All this left me thinking that I faced two choices: to quietly obsess over death and go mad doing so, or deny it with fervor and act surprised when it pounced on me. A hopeless circling of the drain.

Then a series of events changed things. First, my grandmother passed away. I heard the news while riding high at a Vegas casino, and there’s something about your mom softly saying “she’s gone” over the phone that makes you never look at Blackjack the same way again. Then, my personal life began to fall apart so spectacularly that to go into detail would take another thousand words. And to top it all with a big fat cherry, my cat got cancer. Even the tiniest of creatures can get the Big C.

In The Year of Magical Thinking, Joan Didion says that “Life changes in the instant. The ordinary instant.” She is referring to the sudden death of her husband, who is one minute drinking scotch and the next face-down on the kitchen table. I feel like I’ve always had this strange ability to feel the electricity that splits the air just as an ordinary moment becomes significant. But these events in my life came like a sudden blow to the head that brings with it shock, then fear, then clarity. Amid all this upheaval, something unexpected happened – these things filled the six-foot deep holes of my mind. These were real crises, not dark inventions. These were challenges I could face in the real world, not made-up scenarios that ran roughshod across my psyche.

Death was under my nose, but I couldn’t smell it.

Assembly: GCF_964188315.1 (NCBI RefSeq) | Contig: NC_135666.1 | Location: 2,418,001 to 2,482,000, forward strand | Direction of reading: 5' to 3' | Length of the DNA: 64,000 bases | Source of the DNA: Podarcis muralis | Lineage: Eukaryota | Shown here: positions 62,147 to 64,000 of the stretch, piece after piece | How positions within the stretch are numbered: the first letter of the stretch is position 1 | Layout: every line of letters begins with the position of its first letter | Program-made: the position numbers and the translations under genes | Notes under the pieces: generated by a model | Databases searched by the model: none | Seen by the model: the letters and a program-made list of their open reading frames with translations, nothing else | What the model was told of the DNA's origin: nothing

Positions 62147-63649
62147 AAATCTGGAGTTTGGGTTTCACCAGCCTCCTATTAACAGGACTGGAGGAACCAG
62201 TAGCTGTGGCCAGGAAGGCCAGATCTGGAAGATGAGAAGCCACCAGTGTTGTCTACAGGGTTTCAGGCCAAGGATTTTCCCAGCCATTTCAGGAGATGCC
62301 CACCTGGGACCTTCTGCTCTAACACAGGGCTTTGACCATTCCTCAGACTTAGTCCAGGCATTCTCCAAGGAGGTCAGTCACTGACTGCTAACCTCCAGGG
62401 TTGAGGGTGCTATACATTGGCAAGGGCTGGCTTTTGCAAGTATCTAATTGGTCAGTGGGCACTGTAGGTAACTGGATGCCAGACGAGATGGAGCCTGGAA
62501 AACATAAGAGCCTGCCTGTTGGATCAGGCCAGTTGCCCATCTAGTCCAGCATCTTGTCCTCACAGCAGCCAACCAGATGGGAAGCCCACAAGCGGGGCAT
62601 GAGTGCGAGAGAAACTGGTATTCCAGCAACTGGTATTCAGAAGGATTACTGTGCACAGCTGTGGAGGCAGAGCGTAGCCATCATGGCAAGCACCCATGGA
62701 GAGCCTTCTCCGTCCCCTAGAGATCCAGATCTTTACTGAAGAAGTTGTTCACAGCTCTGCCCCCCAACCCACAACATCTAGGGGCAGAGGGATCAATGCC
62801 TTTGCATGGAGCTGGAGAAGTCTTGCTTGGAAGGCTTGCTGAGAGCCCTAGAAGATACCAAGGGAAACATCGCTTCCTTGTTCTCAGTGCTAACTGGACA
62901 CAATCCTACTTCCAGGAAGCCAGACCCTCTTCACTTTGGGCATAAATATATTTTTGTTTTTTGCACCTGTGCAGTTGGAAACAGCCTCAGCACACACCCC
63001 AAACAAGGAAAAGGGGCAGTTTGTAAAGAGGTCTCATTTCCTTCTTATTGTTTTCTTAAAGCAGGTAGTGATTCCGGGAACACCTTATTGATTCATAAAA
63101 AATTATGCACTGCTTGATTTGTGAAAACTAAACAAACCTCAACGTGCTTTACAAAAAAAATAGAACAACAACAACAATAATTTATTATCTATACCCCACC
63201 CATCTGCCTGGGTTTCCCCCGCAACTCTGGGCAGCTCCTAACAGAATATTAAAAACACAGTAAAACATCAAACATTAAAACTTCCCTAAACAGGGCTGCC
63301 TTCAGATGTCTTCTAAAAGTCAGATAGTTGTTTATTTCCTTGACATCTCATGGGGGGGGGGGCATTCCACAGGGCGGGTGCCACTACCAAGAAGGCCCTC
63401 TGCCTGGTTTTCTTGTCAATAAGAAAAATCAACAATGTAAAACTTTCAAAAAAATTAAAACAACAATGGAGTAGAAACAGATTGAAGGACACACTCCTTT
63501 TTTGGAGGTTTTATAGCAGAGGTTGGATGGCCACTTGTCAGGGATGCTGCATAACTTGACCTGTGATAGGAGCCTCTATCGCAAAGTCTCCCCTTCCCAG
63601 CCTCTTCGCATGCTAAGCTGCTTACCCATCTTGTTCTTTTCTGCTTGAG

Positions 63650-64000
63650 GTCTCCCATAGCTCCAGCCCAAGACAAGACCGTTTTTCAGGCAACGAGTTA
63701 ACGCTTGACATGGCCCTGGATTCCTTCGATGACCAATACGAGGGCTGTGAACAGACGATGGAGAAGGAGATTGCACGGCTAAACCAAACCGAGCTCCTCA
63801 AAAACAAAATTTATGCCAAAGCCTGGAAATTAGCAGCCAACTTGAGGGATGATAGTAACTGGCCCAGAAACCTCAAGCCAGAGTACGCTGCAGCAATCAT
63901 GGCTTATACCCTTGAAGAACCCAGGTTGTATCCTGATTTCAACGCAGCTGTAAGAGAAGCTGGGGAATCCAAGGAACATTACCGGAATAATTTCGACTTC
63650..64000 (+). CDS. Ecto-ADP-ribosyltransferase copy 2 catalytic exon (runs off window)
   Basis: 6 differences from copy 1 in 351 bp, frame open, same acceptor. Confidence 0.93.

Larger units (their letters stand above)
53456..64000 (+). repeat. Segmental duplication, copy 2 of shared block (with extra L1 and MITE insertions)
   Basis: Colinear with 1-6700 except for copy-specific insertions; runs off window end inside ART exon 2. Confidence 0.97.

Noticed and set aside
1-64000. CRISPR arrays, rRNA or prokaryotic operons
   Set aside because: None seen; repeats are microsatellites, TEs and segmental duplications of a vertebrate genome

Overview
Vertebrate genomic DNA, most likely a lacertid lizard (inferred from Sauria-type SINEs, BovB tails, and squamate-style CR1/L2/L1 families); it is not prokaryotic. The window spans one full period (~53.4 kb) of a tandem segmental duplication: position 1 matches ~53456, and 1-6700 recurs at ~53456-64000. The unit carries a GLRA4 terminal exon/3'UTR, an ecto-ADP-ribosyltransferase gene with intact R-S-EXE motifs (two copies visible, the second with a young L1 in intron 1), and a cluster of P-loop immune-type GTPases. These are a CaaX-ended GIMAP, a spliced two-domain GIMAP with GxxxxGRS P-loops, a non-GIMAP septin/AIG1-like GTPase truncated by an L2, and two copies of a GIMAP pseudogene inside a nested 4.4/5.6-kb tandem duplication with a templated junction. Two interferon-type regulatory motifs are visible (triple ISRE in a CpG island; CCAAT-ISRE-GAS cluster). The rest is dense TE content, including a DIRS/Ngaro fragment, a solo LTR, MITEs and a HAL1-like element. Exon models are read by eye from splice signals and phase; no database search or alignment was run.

But this is not a feel-good story about how life showed death the door. These challenges did not cure me of obsessive thoughts. But they made me confident that I can stand defiantly in front of coming storms. Because there’s a lot of life to live between “now” and “then.” There is also a lot to lose.

I work at a museum, and the walls are filled with the hearts and souls of artists. I have the sneaking suspicion that they feared death as we all do, but used paintbrushes to understand what they could not conquer. So whenever I type a word, begin a story, tell an elaborate tale to friends, I think about the creation of meaning that makes death just a bit player in a much larger show. I think about dancing skeletons, orange marigolds, Mozart’s Requiem, the slightly sweet scent of death.

I like to believe that the game my dad and I share is healthy. That it is a regular reminder of mortality with a shot of levity. If my dad can be entertained by the game, then I can be too. But I know it means so much more than either of us acknowledge. And I know, if all goes according to life’s plan, that he will be gone before I am. The game will be over forever. But for now, we’ve got our eyes set on Zsa Zsa.